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Death by a Thousand Cats: Thoughts on Arsenal

Ambassador Londo Mollari: But this – this, this, this is like being nibbled to death by… what are those Earth creatures called? Feathers, long bill, webbed feet… go ‘quack’…
Ambassador Vir Cotto: Cats.
Ambassador Londo Mollari: Cats. Being nibbled to death by cats.

By now every soccer fan has seen or heard of the scene that happened during this past weekend’s Emirates Cup.  In two different occasions, Arsenal managed to turn winning positions into draws.  That they happened during a preseason tournament of friendlies became immaterial.  That the second draw occurred against legend Thierry Henry’s New York Red Bulls was secondary.  The frustration that boiled over last season reared up again to strike:

You can hear the boos the moment the final whistle blows.

We now stand eleven days from the first competitive game of the new Premier League season (a return trip to Newcastle United, where last season, Arsenal capitulated in spectacular fashion and surrendered a 4-4 lead) and the signs are not good.   Consider that:

The club has made only one purchase that can affect the Starting XI – buying Lille forward/winger Gervinho for approximately 10 million pounds.  The other purchase, Charlton right back Carl Jenkinson, will not feature heavily this season unless Bakary Sagna is out for an extended period.  At most he will take part in the Carling Cup and early rounds of the FA Cup.  And that’s if Emmanuel Eboue is sold to Galatasaray as rumors say will happen.  

The protracted purchase of a CB has now entered into it’s eight month.  First it was Wigan’s Christopher Samba in January – before we heard that Thomas Vermaelen would return and be “like a new signing”.  Then it was either Samba or Bolton’s Gary Cahill who were the targets in May.  Now we are apparently bidding for Everton’s Phil Jagielka.  So far, the only accepted fact is that we did present a high bid for Wigan’s Phil Jones, but that he spurned us in favor of moving to Manchester United – the second time in as many years, we’ve been pipped by the red devil cnuts for a central defender.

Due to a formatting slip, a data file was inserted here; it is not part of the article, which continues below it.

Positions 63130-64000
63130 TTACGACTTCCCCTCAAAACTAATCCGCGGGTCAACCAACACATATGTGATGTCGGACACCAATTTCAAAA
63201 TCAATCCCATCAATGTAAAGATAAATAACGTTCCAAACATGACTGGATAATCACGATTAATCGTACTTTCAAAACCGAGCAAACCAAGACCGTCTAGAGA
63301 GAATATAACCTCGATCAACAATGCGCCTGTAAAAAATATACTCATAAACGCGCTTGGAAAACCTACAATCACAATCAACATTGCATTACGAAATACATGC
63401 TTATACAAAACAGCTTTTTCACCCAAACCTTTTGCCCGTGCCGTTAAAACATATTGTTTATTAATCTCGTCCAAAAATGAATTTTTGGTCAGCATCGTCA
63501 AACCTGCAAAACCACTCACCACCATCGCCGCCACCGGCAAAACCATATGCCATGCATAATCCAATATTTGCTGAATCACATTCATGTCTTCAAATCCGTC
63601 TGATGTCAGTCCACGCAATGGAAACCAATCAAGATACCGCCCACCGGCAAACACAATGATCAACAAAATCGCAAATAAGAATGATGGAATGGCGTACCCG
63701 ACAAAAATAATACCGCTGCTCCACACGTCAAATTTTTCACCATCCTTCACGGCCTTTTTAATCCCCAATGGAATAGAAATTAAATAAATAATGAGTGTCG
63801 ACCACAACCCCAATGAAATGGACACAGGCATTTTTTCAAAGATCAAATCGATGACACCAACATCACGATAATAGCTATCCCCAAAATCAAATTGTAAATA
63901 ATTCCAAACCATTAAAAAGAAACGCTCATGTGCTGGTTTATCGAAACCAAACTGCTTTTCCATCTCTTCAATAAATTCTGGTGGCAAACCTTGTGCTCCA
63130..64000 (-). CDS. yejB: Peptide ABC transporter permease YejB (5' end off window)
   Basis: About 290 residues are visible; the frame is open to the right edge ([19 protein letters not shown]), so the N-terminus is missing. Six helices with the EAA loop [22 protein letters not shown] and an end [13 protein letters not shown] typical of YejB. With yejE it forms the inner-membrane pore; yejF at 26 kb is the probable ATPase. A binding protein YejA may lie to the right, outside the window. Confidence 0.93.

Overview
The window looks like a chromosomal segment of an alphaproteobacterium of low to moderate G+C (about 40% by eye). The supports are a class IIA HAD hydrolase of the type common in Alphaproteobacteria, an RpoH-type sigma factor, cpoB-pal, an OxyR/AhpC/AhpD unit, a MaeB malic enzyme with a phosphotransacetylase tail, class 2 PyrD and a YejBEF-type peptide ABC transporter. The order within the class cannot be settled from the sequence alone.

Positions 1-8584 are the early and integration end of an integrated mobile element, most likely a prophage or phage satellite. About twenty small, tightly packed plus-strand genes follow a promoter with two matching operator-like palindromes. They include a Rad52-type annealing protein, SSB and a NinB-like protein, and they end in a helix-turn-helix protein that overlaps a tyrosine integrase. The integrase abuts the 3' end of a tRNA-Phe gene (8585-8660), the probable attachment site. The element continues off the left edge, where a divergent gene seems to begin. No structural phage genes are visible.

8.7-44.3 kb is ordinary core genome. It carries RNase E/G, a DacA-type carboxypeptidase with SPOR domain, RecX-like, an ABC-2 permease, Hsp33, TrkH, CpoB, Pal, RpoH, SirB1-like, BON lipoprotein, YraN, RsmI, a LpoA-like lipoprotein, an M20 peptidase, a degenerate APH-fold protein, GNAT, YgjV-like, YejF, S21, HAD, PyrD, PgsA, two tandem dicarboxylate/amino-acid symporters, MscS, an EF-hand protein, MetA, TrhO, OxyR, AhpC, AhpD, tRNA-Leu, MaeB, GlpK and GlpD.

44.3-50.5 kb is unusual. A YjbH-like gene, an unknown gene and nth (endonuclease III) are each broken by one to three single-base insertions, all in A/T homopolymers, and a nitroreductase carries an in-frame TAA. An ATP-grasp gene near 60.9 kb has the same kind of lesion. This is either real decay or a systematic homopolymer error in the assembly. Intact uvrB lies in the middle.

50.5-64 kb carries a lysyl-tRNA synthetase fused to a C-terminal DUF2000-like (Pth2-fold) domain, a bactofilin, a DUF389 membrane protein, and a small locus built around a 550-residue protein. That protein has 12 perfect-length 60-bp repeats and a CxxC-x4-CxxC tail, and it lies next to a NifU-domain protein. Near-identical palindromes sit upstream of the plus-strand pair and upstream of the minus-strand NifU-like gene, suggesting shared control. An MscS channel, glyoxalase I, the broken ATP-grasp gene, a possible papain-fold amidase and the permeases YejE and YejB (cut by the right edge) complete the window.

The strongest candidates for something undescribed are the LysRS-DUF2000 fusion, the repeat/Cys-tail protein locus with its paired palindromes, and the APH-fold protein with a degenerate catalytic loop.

Our biggest sale was LB Gael Clichy to Manchester City.  This isn’t a necessarily bad thing.  I had been of the opinion that Clichy had reached a plateau and needed to move to continue growing.  My concern is that there is no mention of interest on a replacement – Arsene apparently happy with understudy Kieran Gibbs as the new starter.  This in spite of the fact that Gibbs has yet to complete one full season injury-free and has, at best, shown only flashes of potential.  And that his immediate deputy is Armand Traore, who’s coming back after a poor season at Juventus and has the same amount of experience as Gibbs. 

Meanwhile, the following players have yet to leave the club: Manuel Almunia, Sebastien Squillaci, Emmanuel Eboue, Nicklas Bendtner, Carlos Vela.  While I’m not crying out for any of them to leave, I do understand the greater point that others are making:  we can’t bring in new players because we can’t move our unwanted players on.  And we can’t move them on because their contracts are so rich that most clubs can’t add them to their wage bills – at least, not without a major discount in the transfer fee by the club.  That ain’t happening.

And, at the core of all the drama, lies the vortex that has dragged Arsenal’s summer into such a mess: the Cesc Fabregas situation.  This is the reason why Samir Nasri hasn’t been sold – because the fear remains that Cesc will go and there is a need for a replacement.  Look, I get it.  He wants to play for his boyhood club, Barcelona.  Barcelona want him to play for them – he’s Catalan, a World Cup/Euros winner and one of the five best central midfielders in the world today.  But after 2 years of tapping him up, the simple fact remains that Barcelona do not have the money to buy him.  Period. End of sentence.  The most successful club in modern football is so deep in the red that they cannot fund this transfer.